The PRSA St. Louis chapter recently held a PR Campaign Planning workshop, which I was fortunate enough to be able to attend. The event began with a brief recap of the typical organizational planning pyramid.
Good public relations plans are born from thorough research and planning. Nina Kult, APR, explained that it’s all too easy to jump directly into the tactics, skipping all the other steps. She covered some of the most common reasons we tend to do this. One is because we don’t have time or we get paid for results–not planning. Or the most common is that we luck into some early success leading us to think we don’t need a larger, comprehensive plan.
We have to remember that results don’t just happen. Success is almost always the result of lots of planning and hard work!
Planning sets the course for direction and keeps us on track. Arguably more importantly, it provides a way to achieve measurable results.
While the vision and mission are typically set by the organization, we need to know and understand what those are before we can begin planning the goals, followed by the objectives, strategies, and tactics of the campaign. We need to be able to connect our work back to supporting the mission.
- Your goal is what you want to achieve, not how you’re going achieve it. It is the bigger, broader picture of your campaign or program, and should feed into and support the mission and overall vision of the organization. Goals are general, not specific and typically not measurable.
- Objectives are the how to reach your goal and should be expressed in documented, measurable terms. They should be S.M.A.R.T. –Specific, Measurable, Achievable, Relevant, and Timely.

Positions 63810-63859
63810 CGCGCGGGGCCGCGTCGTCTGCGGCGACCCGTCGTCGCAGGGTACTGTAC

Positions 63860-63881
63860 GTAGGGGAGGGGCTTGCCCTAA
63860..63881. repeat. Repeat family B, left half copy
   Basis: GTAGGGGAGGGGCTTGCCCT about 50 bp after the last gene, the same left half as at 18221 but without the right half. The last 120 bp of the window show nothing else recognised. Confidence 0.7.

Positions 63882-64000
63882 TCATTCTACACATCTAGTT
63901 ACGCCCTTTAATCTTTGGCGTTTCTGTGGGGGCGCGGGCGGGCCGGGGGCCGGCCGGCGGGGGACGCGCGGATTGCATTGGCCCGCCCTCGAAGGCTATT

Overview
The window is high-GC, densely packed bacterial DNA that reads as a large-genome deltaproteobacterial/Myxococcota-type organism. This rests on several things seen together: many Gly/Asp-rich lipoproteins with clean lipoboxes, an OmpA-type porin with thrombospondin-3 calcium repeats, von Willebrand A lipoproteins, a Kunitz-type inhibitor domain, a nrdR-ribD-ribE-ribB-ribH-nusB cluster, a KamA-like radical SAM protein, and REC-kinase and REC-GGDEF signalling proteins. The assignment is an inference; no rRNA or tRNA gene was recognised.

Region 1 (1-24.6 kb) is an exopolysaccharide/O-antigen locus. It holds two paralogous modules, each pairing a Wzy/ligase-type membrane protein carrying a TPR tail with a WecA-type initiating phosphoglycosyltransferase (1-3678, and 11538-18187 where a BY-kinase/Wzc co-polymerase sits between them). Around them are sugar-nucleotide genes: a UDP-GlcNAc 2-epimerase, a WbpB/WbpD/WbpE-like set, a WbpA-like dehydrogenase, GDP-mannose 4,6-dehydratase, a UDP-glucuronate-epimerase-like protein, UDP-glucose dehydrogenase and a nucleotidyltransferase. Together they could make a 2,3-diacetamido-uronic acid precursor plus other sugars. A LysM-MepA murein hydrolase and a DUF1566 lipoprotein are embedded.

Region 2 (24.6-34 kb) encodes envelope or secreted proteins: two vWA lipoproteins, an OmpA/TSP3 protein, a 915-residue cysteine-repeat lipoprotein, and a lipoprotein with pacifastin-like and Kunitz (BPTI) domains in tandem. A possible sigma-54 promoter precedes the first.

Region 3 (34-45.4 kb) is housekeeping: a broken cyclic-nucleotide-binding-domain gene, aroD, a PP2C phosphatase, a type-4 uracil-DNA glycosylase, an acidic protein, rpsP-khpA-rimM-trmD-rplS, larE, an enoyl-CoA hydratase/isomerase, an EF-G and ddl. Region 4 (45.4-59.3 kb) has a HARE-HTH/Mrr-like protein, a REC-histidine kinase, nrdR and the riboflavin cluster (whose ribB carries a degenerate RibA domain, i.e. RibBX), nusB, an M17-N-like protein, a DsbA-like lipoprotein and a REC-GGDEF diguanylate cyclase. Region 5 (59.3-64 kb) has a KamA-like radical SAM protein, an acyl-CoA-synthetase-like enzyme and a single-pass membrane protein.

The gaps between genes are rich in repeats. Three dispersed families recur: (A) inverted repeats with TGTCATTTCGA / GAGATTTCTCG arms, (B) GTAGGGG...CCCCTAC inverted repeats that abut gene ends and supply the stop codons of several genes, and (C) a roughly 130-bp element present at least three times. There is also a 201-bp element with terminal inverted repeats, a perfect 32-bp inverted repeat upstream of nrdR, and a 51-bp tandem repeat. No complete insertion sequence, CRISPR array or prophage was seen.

- Strategies come next and are general approaches used to achieve your objectives. They should be actionable and show what you expect to accomplish. This is the “why” part of your plan.
- Tactics are the specific ways you’ll use your resources to carry out the strategy and achieve your objectives. Tactics are the nuts and bolts. They are the activities that you and your team will use to support your strategy and are the most visible part of your plan—which may be why we tend to want to jump directly into the tactics.
Each tactic should answer what is the next step we need to take to achieve our strategy. These are the tangible activities such as sending a release, pitching key media, placing social media posts, creating a Twitter or Instagram hashtag, etc.
After the presentation, we broke into small groups and each group was presented with different real-life scenarios from past PRSA Silver Anvil Award entries and were asked to develop the goal, objective(s), strategies and tactics.
At the end, each group presented our plans and were critiqued by a panel of three of our chapter’s APRs who offered input—immediate feedback from the ‘cream of the crop’.
Regardless whether you’re just starting out in PR or have been doing it for years, a periodic refresher like this is a great exercise–to flex those strategic muscles in our brains!
Is this process similar to how you develop PR plans? What challenges have you faced? Are there things you’re doing differently or wish you could do differently? Please share your input!